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Report of a Poor-Relief Doctor in Berlin (c. 1890)

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This usually struck people without unfavorable backgrounds: men and women who were healthy to begin with, but had fallen victim to the effects of factory dust, flats without light and air, and insufficient diet, or who had been infected through cohabitation with other sick persons. We had to watch them die and see the families go to ruin. If we occasionally managed to get a patient admitted to one of the few existing institutions at the time, this was almost always just a short reprieve – the patient had to go back to work, of course, and the voracious creature in his lungs triumphed over him. Third on the list was the enormous number of artificially induced miscarriages for which I had to provide follow-up treatment; these "miscarriages" were perpetrated in dirty corners by even dirtier women who conned their victims out of their last penny and often brought them lasting infirmity or even death. And then, of course, there was the army of venereal diseases, prostitution of all different shades, ranging from the elegant mistress of several men all the way down to the completely degenerated whore on the street. Even today, all of humanity’s misery grips me when I recall the wretchedness that passed before me like a grotesque movie.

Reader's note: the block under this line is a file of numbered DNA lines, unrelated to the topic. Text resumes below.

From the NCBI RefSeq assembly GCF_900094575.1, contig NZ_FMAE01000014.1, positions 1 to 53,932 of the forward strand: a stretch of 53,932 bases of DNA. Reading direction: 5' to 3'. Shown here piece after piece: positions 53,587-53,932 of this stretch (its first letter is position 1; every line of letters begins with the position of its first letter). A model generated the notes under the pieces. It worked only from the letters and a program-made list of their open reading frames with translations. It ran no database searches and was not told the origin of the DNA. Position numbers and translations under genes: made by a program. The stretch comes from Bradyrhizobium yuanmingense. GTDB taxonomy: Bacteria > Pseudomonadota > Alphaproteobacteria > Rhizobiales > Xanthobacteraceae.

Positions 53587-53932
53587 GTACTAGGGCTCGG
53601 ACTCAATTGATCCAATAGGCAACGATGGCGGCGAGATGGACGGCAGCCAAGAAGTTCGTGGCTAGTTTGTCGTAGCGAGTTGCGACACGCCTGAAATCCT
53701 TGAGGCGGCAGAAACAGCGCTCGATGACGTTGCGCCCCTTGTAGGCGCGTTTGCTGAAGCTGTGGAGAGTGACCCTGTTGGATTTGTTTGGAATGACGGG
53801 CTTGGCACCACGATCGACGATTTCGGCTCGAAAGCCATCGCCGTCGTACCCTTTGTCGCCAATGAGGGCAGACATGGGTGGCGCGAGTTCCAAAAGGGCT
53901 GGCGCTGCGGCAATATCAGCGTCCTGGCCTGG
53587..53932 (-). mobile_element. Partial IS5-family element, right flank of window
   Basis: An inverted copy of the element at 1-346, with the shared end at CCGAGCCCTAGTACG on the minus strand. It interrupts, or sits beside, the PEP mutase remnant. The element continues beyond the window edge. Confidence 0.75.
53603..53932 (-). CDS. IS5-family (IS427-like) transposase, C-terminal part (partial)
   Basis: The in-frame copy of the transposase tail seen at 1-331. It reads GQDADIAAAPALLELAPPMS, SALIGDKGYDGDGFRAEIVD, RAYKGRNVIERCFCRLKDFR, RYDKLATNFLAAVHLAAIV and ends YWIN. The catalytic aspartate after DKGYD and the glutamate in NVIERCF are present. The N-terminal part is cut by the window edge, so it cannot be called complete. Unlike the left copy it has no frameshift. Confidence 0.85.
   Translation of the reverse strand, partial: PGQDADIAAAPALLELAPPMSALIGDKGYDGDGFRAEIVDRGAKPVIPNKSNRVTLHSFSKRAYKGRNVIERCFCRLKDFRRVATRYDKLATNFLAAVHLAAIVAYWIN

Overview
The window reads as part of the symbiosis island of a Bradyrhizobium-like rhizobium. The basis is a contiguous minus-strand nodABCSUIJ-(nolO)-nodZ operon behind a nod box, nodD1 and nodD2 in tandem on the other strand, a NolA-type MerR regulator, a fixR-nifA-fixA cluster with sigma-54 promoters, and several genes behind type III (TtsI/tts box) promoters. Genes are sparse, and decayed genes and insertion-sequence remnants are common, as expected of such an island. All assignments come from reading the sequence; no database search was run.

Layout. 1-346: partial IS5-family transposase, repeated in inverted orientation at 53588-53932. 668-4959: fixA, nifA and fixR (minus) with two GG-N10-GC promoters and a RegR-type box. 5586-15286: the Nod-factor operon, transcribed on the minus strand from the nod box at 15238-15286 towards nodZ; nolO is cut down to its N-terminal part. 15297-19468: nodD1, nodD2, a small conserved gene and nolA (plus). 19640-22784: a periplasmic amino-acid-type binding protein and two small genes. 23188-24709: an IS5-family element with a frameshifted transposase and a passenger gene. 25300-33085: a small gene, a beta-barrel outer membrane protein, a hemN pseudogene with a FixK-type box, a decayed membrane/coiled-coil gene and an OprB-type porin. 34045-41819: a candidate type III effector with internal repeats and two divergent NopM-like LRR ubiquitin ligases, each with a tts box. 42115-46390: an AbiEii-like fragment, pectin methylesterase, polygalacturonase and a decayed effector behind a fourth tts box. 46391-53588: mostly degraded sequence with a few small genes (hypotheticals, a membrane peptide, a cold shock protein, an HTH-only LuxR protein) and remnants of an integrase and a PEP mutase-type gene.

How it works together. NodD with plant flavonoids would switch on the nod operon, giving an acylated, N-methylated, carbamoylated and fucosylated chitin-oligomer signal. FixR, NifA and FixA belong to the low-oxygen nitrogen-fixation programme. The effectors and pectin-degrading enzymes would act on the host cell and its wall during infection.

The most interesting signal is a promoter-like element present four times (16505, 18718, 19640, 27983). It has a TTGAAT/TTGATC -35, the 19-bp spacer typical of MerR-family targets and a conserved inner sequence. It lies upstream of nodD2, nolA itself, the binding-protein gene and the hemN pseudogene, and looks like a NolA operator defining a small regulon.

Source: Franz Oppenheimer, Erlebtes, Erstrebtes, Erreichtes. Lebenserinnerungen [Experiences, Aspirations, and Achievements: Memories of a Life]. Düsseldorf, 1964, pp. 100ff.

Original German text reprinted in Gerhard A. Ritter and Jürgen Kocka, eds., Deutsche Sozialgeschichte 1870-1914. Dokumente und Skizzen [German Social History 1870-1914. Documents and Sketches], 3rd ed. Munich: C.H. Beck, 1982, pp. 248-50.

Translation: Erwin Fink

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